About 25 years ago, when lifelong Californian David Heath was in the early stages of a career in business, he stepped into a client's office, sat down and saw behind the client a big, strange, beautiful photo: the plains of Bagan, dotted with ancient temples. Burma.
"That's my country," the client said.
By the time Heath actually got to Burma, the year was 2010 and the country's military leaders had decided to start calling it Myanmar. But in many ways, Heath said recently, that moment in the office was the beginning of a new life.
Over the following years, Heath, a resident of Huntington Beach who is now 58, spent more and more time traveling. He also invested more and more study and energy into photography. When he got to Yangon, the Myanmar capital formerly known as Rangoon, the scenery moved him in a way that no place else had. So did the people, he said.
"They're so amazing, resilient, compassionate and present," he said. "I've learned so much from them."
To put it in photographic terms: Heath came for the landscapes and stayed for the portraits.
Over the last five years, Heath has gone back 10 more times to the country, which sits between India and China. On each visit, he has spent at least two weeks, soaking up influences from that country's own painters, photographers and architecture. (Myanmar's population, about 51 million, is mostly Buddhist.)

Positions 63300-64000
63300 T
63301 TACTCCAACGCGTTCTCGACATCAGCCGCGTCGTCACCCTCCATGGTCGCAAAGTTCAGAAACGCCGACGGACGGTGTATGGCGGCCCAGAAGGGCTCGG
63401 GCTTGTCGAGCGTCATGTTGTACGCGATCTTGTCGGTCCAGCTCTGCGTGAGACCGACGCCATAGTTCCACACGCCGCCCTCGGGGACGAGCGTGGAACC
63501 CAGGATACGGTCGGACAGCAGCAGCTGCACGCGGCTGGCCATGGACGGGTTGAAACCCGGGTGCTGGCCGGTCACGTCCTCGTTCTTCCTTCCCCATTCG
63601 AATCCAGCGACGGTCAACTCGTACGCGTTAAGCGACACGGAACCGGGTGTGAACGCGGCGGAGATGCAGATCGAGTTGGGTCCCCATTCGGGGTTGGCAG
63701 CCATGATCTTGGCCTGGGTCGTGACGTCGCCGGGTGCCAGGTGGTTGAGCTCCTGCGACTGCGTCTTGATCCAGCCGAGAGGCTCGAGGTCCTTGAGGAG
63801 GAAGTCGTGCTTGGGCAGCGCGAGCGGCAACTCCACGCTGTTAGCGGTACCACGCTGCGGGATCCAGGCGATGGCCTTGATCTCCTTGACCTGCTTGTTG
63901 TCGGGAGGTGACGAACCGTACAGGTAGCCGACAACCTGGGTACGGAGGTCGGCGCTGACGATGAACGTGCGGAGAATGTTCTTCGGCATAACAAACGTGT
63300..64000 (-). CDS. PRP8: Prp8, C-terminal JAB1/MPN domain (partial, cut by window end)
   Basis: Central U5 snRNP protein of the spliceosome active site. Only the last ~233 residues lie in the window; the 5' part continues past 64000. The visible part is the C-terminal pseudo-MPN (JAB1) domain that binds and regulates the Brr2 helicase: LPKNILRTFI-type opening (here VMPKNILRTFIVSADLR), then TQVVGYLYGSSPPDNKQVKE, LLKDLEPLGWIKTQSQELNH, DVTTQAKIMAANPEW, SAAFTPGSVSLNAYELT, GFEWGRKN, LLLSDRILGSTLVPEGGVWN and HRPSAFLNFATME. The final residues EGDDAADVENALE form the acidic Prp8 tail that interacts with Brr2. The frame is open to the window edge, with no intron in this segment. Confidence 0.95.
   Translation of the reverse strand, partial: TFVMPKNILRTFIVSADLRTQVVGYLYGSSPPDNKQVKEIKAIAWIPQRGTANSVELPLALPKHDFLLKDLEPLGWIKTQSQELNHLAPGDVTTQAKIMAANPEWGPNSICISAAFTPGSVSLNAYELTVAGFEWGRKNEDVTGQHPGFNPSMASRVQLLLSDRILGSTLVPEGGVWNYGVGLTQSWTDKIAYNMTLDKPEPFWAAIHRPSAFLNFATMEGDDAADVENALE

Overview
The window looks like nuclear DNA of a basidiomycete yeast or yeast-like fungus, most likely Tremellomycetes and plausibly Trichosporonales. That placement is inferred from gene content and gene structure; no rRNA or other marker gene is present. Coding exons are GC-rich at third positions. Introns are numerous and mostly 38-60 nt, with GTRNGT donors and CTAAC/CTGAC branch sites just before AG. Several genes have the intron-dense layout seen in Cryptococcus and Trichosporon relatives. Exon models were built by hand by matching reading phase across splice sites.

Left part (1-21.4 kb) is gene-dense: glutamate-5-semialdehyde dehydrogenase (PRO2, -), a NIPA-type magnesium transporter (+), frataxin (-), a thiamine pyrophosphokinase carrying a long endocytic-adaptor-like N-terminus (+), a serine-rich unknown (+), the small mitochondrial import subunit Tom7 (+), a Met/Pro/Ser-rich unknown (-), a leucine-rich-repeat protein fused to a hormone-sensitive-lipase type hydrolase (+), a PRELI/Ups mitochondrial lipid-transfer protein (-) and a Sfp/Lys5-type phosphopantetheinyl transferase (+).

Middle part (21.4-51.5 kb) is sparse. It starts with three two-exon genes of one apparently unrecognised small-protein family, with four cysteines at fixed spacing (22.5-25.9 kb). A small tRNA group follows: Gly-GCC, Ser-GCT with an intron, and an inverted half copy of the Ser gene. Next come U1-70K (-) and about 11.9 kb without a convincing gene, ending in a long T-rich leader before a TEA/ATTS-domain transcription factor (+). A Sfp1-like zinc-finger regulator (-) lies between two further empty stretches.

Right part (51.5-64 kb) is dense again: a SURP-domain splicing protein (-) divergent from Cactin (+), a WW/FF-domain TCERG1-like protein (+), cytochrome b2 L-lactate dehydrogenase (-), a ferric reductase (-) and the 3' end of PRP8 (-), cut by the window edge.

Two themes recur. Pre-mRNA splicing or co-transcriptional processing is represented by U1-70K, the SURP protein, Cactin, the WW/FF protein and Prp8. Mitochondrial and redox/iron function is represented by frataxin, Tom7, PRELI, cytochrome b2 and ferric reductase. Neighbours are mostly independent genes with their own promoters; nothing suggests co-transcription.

The result is "Burma: An Enchanted Spirit," a new self-published photo book that's startling in its beauty and intimidating in its price ($89.95 via heathstudios.com). Though some of the pictures are posed, there's no Photoshop foolery in the book, Heath said, and no flash photography.
"I'm an artist first and a photographer second. A couple of them, I played with the colors," said Heath. "But the main goal is to get the colors to look like what I saw... The colors there are so vibrant, whether they're farmers or temples or young novices."
To get the images that fill its 248 pages, Heath traveled by air, land and water to many corners of the country, typically at the side of a monk-turned-guide named Win Kyaw Zan.
"This book would not be possible without him," said Heath. "He's taken me so many places, and we push each other so hard, artistically."
The book begins with a brief preface from no less than
Meanwhile, the country itself – which was part of the British Empire from the 1820s to 1948 – has been changing fast. Though many outsiders remain uneasy about the influence of the military, a civilian government took over in 2011. Since then, international tourist arrivals have tripled to about 3 million yearly.
"It's changing fast. The tourist invasion has begun, which is bittersweet," said Heath.
In the future, Heath said, he's hoping to make photography and the arts his full-time job. He's got a long list of places all over the world he wants to see and shoot.
But he's also looking at sites where he hopes to build a school in Myanmar, to see the headwaters of the Irrawaddy River and shoot Hkakabo Razi, the highest mountain in Southeast Asia at nearly 20,000 feet. And there's a tribe in the Kachin region that's known for its colorful textiles -- he'd like some pictures with them.